Ridesharing giants Uber and Lyft are threatening to shut down operations in California this week until November in response to the state’s sweeping labor bill that would turn drivers into employees and crush both companies under the weight of payroll taxes.
The bill, AB 5, which was passed last September, makes it harder for gig economy companies to continue treating their workers as contractors instead of employees. As employees, drivers would be eligible for basic labor rights such as a minimum wage and benefits, including paid time off.
Last week, a California judge granted the state a preliminary injunction to prohibit the companies from continuing to classify their drivers as independent contractors.
The companies, which already fail to turn a profit, have a week to appeal and if they don't succeed, their drivers will have to be recategorized as employees.
Following the ruling, Uber warned that it may need to hike prices by as much as 111% to cover the increased costs of providing benefits to drivers.
In a statement, Uber wrote that higher prices would of course reduce demand for trips, thereby shrinking the amount of available work for drivers. "We estimate reduced demand leading to 23–59% trip loss across our California markets, with the greatest impacts in sparse areas."
Lyft said California represented 16% of its total revenue.
The last resort for the companies, if they lose in court, would be a vote on their Proposition 22 set for early November, during which time they are hoping that California’s voters will help them fight the bill.
The Prop22 defines app-based transportation and delivery drivers as independent contractors, essentially overriding the AB5 bill. It would also enact labor and wage policies, including an earnings floor equal to 120% of the minimum wage.
Uber and Lyft claim that most drivers prefer their business model because of the flexibility and ability to set their own hours. On the other side of this divide, the authorities and labor unions claim that it deprives drivers of benefits such as health insurance and workers’ compensation.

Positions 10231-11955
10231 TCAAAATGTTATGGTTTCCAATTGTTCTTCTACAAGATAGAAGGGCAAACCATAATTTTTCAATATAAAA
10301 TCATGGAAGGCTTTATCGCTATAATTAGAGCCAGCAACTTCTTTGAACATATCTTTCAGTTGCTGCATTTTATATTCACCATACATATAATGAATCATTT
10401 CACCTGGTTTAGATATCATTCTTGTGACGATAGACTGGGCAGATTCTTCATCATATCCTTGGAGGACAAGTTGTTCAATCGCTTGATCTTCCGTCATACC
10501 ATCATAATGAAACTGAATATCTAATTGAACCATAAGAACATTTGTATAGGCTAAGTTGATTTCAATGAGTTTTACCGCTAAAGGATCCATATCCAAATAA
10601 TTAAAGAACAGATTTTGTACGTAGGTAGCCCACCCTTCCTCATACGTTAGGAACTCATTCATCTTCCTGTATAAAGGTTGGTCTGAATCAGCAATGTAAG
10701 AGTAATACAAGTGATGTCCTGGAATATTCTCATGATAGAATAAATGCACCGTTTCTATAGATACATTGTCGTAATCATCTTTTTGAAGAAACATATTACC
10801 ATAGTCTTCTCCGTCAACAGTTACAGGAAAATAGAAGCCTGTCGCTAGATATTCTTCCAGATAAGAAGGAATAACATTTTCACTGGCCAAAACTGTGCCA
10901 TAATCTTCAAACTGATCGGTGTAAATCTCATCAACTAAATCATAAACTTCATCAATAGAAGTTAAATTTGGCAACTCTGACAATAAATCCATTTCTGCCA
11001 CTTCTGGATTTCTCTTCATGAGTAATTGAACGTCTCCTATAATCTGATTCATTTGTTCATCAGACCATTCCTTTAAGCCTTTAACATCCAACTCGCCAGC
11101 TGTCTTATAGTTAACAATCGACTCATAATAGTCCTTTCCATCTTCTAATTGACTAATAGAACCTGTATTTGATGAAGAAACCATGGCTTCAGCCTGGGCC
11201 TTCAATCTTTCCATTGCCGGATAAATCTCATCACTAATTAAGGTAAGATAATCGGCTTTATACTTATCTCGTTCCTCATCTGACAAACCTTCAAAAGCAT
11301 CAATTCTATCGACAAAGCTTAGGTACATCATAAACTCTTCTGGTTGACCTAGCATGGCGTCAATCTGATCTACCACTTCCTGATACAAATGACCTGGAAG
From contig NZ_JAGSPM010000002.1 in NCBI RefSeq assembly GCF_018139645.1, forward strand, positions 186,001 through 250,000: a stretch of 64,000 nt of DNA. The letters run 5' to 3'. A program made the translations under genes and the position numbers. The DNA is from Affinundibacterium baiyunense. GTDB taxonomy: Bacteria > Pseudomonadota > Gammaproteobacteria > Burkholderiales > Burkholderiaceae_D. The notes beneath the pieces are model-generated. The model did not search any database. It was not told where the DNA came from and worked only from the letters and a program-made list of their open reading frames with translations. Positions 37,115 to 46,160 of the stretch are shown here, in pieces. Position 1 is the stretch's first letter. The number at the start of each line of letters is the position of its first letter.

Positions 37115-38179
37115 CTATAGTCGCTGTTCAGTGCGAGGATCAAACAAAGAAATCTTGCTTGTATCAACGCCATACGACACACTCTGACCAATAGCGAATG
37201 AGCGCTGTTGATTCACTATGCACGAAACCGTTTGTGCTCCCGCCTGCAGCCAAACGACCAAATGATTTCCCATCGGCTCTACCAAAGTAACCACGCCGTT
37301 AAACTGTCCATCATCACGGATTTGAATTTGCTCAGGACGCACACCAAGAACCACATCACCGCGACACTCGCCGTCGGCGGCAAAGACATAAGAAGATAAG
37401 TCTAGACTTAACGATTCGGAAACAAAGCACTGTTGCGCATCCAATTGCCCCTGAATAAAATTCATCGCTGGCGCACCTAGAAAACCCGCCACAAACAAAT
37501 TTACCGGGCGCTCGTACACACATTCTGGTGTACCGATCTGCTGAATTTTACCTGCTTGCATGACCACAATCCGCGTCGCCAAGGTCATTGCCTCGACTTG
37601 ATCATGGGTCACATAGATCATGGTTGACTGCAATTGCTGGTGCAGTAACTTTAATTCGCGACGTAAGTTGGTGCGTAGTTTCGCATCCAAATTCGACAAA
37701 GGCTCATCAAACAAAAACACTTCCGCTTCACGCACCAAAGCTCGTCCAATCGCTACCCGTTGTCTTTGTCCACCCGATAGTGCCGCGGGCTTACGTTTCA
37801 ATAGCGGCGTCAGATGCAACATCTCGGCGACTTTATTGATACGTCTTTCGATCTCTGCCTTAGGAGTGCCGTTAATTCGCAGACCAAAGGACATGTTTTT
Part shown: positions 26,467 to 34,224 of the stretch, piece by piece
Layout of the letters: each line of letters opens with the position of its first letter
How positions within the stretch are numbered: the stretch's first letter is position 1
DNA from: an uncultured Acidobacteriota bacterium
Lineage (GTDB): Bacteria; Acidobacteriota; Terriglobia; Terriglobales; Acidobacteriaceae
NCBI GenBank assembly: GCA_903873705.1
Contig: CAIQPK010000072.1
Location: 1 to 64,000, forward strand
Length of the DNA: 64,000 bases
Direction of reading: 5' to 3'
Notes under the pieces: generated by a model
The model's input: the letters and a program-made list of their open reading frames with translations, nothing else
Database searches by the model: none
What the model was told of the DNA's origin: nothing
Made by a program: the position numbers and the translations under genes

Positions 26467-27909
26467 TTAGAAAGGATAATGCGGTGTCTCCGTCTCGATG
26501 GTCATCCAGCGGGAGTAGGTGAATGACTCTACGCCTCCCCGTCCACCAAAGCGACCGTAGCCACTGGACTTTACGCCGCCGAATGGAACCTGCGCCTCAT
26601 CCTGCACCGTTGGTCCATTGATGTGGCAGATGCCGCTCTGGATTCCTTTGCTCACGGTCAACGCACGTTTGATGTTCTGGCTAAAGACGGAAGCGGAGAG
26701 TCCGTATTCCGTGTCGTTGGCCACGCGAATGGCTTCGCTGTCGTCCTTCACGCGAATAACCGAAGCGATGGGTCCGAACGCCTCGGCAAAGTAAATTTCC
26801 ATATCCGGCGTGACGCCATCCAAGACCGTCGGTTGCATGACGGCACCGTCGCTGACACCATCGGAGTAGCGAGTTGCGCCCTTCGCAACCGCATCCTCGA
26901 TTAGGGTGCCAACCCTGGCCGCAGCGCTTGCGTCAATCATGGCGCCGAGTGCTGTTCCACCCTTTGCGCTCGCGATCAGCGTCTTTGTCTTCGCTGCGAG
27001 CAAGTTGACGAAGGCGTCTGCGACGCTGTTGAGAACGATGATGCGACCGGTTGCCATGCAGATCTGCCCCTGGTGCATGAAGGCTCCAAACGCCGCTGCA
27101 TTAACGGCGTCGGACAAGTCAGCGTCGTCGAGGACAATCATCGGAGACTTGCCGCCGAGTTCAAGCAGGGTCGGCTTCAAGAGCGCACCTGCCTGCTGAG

And the two ride-sharing companies aren’t the only ones impacted by the law. Other gig economy companies, including food delivery platforms such as DoorDash, Instacart and Uber-owned Postmate, will also be hit.
According to Ballotpedia, the proposition is supported by DoorDash, Lyft, and Uber with $30 million each, while Instacart and Postmates chipped in with $10 million each.
Nearly 17% of the American workforce is of the gig variety, according to data from the U.S. Bureau of Labor Statistics. But Gallup.org estimates it at a much higher 36% of the US population engaged in “non-traditional work”. That’s about 56 million people forming the gig economy—almost 30 of whom do this as a full-time job.
The implications are vast. The California case could have far-reaching effects on gig economy legislation elsewhere and the bills like AB5 could spill over into the other states.
Last week, Seattle authorities announced that as of next January, rideshare drivers operating in the city would be paid $16.39 per hour with the addition of compensation gas, car insurance and upkeep.
In July, Massachusetts attorney general sued the ridesharing companies over worker misclassification. According to the lawsuit, Uber and Lyft have been improperly misclassifying their drivers as contractors rather than employees to save millions of dollars in compensation.
Last November, the New Jersey Labor Commissioner fined Uber $649 million in unpaid unemployment insurance contributions as a result of driver misclassification.
By Tom Kool for Safehaven.com
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